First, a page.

Participation banking is the name given to Islamic banks mainly in Turkey as well as MENA region and in other pan-Islamiccountries. Beginning of the era 2000, while participation banks reach only 2%of the net assets, in 2010 the rate increased up to 4,3%. As a result of the momentum of high growth in the last 5 years, the rate increased up to 6, 1% with 90,7 billion TL asset in the third quarter of 2013. Although, regarding the profit margins of the participation banks, Malaysia, Indonesia and Gulf countries have more than 50% of the market share, it is stated that Turkey has more potential in growth.
Also, Turkey, Pakistan, Bangladesh and Indonesia stand as the leading countries among the participation banks. Saudi Arabia, the UAE and Malaysia are the three largest participation banking markets, in terms of assets. Iran has 36% of the worldwide assets of the participation banks, Malaysia has 17%, Saudi Arabia has 14% and Turkey has 3,1% of the market share. According to EY’s ‘Banking in emerging markets’ report, the assets of global participation banking reached US$930b in 2015, with growth rates declining across all regions compared to previous years.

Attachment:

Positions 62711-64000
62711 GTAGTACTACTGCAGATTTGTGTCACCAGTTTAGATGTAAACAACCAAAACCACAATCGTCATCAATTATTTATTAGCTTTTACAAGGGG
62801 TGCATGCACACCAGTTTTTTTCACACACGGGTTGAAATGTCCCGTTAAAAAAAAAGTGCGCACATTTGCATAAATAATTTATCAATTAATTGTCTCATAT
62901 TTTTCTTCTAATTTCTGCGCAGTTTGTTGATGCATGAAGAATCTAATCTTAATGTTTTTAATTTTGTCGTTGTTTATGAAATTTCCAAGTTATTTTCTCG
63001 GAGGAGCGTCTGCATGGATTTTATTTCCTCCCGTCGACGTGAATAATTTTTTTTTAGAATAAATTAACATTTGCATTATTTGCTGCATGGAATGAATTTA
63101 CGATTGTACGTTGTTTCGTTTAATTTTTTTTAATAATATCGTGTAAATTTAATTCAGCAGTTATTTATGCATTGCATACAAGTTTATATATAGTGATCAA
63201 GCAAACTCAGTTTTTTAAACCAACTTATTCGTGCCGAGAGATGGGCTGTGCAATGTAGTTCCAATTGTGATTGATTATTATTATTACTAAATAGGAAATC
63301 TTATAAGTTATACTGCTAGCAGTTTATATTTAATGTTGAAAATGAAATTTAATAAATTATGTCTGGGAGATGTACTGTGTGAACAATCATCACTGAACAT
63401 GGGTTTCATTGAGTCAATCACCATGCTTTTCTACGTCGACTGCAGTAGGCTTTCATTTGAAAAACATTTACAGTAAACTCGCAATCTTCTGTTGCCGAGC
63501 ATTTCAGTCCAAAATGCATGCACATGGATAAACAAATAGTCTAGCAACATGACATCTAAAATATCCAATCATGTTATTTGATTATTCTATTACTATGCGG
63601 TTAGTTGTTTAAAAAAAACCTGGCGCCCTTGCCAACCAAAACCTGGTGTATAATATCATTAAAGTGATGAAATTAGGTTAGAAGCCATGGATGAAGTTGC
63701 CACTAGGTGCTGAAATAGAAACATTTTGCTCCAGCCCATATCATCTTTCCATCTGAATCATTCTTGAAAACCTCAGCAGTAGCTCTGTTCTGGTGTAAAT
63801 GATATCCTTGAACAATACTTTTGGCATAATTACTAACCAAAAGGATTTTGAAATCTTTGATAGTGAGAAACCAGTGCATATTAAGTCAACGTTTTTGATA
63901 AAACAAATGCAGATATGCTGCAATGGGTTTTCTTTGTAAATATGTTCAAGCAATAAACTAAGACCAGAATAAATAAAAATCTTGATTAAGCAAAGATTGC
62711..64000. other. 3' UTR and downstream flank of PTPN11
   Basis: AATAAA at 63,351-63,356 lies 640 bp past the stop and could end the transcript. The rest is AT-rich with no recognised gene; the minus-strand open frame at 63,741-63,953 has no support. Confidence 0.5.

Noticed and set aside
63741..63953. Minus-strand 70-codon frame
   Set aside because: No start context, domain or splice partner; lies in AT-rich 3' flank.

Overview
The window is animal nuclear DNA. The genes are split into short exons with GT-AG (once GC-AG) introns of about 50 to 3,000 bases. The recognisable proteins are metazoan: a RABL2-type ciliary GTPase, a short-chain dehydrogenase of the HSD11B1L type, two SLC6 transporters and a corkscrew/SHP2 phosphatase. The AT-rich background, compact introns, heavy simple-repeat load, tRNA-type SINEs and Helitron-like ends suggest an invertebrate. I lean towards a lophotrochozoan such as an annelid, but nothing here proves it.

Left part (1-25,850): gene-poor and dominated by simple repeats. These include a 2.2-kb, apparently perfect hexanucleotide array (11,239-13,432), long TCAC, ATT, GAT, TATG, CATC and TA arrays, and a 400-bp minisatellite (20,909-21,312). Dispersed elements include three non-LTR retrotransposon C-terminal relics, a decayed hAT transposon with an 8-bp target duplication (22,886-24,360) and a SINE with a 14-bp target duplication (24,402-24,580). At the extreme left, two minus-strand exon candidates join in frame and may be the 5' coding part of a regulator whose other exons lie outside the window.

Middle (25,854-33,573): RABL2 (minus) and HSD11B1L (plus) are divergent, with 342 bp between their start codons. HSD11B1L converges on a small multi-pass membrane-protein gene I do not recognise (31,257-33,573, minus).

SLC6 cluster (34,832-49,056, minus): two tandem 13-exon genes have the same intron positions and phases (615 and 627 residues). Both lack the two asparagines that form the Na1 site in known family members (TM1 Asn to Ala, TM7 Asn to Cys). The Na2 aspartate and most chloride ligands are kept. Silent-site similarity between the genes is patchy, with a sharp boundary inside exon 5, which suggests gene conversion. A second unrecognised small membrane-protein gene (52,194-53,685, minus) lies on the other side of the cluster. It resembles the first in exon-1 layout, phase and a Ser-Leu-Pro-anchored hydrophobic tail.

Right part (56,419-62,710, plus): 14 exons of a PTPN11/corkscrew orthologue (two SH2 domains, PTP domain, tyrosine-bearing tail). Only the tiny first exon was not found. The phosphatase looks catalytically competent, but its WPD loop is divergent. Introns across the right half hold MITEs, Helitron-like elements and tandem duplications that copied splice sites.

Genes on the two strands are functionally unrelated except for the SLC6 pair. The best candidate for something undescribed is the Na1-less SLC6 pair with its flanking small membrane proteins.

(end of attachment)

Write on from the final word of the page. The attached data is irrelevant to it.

List of participation banks
- Ziraat Participation Bank
- Vakıf Participation Bank
- Turkey Finance Participation Bank
- Albaraka Türk Participation Bank
- Kuwait Turk Participation Bank
- Asia Participation Bank (Est. 1996, closed in 2016)
- ^“What is Participation Banking”. IGI global. Retrieved 24 May 2018.
- ^“Performance comparison of Islamic (participation) banks and commercial banks in Turkish banking sector”. Emerald Insight. Retrieved 24 May 2018.
- ^“Megabank project to support Turkey’s aim to increase share in participation banking”. Daily Sabah. Retrieved 24 May 2018.
- ^“STABILITY OF THE PARTICIPATION BANKING SECTOR AGAINST THE ECONOMIC CRISIS IN TURKEY”. ecojournals.com. Retrieved 24 May 2018.
- ^“Participation Banking in Turkey – Deloitte”. Deloitte. Retrieved 24 May 2018.
- ^ Jump up to:ab “Global participation banking assets reached US$930 billion in 2015”. Ernst & Young. Retrieved 24 May 2018.